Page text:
German Pastor Hopeful in Fight to Remain in Turkey

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Wave of Christian expat expulsions leaves many churches without leaders.

A German pastor fighting expulsion from Turkey is hopeful that he may be the exception to a wave of foreign Christian leaders expelled from the country as “threats to national security.”

Though Turkey’s National Intelligence Organization (MIT) has applied the label to pastor Michael Feulner, he told Morning Star News that a hearing last week gave him hope that a court will strike the “security threat” designation and allow him to stay.

Feulner said the three judges in the March 22 hearing in Ankara were much more open to reviewing evidence his attorney presented than judges were at a February hearing in Istanbul.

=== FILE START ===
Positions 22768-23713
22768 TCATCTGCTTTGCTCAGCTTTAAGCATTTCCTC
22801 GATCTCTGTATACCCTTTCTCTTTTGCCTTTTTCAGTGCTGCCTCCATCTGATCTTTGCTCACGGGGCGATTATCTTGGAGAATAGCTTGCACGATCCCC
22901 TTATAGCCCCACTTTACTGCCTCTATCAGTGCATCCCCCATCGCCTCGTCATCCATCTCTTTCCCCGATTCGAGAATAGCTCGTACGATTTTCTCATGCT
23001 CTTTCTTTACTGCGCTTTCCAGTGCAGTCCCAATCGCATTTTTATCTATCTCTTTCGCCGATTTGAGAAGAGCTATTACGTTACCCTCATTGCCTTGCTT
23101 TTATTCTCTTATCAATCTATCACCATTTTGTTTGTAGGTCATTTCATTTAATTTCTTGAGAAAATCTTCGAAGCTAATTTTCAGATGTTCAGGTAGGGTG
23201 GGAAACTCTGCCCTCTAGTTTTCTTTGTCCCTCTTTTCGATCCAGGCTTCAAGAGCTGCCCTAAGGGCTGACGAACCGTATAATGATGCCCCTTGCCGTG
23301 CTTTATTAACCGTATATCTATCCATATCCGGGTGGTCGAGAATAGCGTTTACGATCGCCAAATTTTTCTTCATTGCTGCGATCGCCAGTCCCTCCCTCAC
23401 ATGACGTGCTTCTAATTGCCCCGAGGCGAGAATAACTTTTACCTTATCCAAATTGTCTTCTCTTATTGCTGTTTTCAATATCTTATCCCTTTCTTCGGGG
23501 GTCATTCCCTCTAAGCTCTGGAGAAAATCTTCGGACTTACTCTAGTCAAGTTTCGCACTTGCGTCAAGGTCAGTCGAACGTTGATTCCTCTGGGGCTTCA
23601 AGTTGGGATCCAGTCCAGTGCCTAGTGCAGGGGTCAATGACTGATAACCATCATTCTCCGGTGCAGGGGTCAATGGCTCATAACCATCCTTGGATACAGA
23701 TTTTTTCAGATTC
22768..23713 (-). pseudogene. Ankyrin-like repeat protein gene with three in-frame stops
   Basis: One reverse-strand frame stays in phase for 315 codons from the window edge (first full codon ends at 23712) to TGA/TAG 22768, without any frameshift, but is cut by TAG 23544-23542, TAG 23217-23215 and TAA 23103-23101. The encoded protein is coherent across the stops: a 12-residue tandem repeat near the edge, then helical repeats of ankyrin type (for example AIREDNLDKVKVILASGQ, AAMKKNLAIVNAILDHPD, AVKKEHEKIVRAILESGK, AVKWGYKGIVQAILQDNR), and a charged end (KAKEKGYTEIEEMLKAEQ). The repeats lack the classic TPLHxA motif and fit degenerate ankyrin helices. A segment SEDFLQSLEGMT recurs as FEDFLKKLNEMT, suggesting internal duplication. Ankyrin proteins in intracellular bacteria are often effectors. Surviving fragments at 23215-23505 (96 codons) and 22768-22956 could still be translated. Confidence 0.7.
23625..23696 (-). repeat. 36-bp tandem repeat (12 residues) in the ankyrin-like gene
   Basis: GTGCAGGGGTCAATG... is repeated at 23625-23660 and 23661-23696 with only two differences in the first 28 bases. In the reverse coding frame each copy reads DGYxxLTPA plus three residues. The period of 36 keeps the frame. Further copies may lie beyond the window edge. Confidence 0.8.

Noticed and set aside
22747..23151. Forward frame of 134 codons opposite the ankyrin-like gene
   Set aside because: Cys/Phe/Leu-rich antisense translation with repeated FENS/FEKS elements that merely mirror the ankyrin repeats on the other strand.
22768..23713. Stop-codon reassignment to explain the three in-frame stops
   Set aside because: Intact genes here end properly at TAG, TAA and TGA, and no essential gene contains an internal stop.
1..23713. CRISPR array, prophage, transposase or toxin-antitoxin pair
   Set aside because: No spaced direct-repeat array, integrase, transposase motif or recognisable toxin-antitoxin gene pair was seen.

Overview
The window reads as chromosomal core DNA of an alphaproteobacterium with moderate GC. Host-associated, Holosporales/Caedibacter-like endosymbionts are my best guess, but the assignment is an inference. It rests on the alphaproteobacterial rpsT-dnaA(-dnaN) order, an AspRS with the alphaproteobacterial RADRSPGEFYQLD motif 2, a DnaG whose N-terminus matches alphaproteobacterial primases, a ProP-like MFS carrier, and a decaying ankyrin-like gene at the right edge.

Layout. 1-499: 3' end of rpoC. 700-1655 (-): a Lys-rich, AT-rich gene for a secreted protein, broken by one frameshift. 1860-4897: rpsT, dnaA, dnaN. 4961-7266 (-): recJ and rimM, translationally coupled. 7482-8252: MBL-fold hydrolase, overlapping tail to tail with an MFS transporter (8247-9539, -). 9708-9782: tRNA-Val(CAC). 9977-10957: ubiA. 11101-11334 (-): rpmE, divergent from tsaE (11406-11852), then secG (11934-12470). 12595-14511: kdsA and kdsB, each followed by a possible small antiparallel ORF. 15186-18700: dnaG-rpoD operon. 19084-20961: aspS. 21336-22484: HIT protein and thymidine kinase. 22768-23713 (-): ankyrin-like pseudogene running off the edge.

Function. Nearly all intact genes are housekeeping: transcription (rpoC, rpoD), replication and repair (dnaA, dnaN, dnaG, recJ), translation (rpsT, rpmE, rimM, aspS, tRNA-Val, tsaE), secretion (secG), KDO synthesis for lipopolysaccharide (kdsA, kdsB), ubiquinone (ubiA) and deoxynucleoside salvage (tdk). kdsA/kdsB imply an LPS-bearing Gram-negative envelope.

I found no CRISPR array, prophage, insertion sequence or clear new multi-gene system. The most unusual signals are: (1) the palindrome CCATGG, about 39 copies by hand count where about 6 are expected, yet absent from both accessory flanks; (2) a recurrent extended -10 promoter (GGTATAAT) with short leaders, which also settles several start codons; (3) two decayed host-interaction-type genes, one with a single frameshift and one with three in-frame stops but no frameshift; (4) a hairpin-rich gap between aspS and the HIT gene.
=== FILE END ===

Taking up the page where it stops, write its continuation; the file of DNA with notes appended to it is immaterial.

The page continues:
“I felt I was heard by the judges,” he said. “They asked the police department in Ankara if there was anything against me, and there was nothing. For this reason, I am hopeful they will hear our claim.”

One of the judges seemed to have a genuine interest in the merits of the case, he said. In the February hearing, judges gave the pastor’s attorney only 10 minutes to present his case. Then the court decided to withhold ruling on the deportation order until the Ankara court decided if the security designation was justified.

Advocacy group Middle East Concern (MEC) reported that Feulner’s attorney was able to present evidence that Turkey has long been aware of his ministry without objection, and that the security threat designation is a violation of religious freedom.

The judges then demanded that MIT produce “reasonable grounds” for the designation, according to MEC. Feulner is asking the court to strike down MIT’s claim that, without publicly issuing evidence, his existence in Turkey is a threat to the country’s national security.

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